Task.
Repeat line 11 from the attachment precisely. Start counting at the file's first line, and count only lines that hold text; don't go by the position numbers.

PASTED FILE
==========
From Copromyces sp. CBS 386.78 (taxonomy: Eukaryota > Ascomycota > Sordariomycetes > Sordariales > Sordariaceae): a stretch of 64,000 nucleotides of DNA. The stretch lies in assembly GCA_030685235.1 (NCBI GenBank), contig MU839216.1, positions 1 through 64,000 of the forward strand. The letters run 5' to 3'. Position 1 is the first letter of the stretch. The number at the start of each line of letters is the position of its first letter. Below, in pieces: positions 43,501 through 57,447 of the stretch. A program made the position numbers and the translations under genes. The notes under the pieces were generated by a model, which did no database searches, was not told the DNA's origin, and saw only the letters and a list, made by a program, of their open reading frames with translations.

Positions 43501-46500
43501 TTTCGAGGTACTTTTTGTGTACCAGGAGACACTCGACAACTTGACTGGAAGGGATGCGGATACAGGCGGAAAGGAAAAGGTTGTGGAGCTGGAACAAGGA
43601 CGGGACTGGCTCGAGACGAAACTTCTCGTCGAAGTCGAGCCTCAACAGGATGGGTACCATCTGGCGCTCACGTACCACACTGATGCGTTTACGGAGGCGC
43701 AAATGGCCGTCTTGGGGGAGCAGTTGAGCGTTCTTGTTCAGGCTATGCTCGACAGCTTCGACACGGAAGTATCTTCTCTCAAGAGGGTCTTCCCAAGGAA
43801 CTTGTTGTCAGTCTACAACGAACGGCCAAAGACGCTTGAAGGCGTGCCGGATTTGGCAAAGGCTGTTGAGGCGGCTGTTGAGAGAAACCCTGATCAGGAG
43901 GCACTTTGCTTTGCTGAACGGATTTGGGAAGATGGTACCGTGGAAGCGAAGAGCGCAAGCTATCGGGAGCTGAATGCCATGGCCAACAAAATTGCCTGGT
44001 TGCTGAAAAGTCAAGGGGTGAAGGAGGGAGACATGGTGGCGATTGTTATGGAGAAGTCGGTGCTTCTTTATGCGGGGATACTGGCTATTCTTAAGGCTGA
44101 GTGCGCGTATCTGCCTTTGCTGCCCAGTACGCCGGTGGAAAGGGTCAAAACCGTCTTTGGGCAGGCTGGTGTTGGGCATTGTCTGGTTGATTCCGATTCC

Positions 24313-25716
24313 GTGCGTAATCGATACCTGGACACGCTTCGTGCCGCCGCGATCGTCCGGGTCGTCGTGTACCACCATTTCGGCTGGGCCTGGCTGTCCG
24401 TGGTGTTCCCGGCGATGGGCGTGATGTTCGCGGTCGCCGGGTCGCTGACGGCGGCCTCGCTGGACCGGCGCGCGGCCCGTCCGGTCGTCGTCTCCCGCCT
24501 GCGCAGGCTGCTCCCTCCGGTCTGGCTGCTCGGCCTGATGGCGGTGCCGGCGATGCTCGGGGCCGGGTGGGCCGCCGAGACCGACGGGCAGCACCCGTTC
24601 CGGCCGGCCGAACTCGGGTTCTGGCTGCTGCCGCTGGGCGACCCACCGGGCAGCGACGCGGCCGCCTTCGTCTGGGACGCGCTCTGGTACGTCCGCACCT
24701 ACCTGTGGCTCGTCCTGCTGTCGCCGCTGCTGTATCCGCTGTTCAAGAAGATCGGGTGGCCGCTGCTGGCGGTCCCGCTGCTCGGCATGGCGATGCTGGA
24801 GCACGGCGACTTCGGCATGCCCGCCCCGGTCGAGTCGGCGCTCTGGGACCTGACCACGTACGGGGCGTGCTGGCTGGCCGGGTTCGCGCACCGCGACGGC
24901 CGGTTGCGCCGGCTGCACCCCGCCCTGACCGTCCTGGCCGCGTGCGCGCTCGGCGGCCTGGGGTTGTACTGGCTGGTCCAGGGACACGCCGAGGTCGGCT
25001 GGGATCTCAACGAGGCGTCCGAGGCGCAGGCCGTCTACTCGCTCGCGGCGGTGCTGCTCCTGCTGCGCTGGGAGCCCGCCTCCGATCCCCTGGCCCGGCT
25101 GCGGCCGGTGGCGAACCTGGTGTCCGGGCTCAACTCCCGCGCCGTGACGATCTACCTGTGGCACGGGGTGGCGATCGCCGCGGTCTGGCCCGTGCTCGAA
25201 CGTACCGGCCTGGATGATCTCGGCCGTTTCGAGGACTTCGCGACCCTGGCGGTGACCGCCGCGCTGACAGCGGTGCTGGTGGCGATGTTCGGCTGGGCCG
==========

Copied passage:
24313 GTGCGTAATCGATACCTGGACACGCTTCGTGCCGCCGCGATCGTCCGGGTCGTCGTGTACCACCATTTCGGCTGGGCCTGGCTGTCCG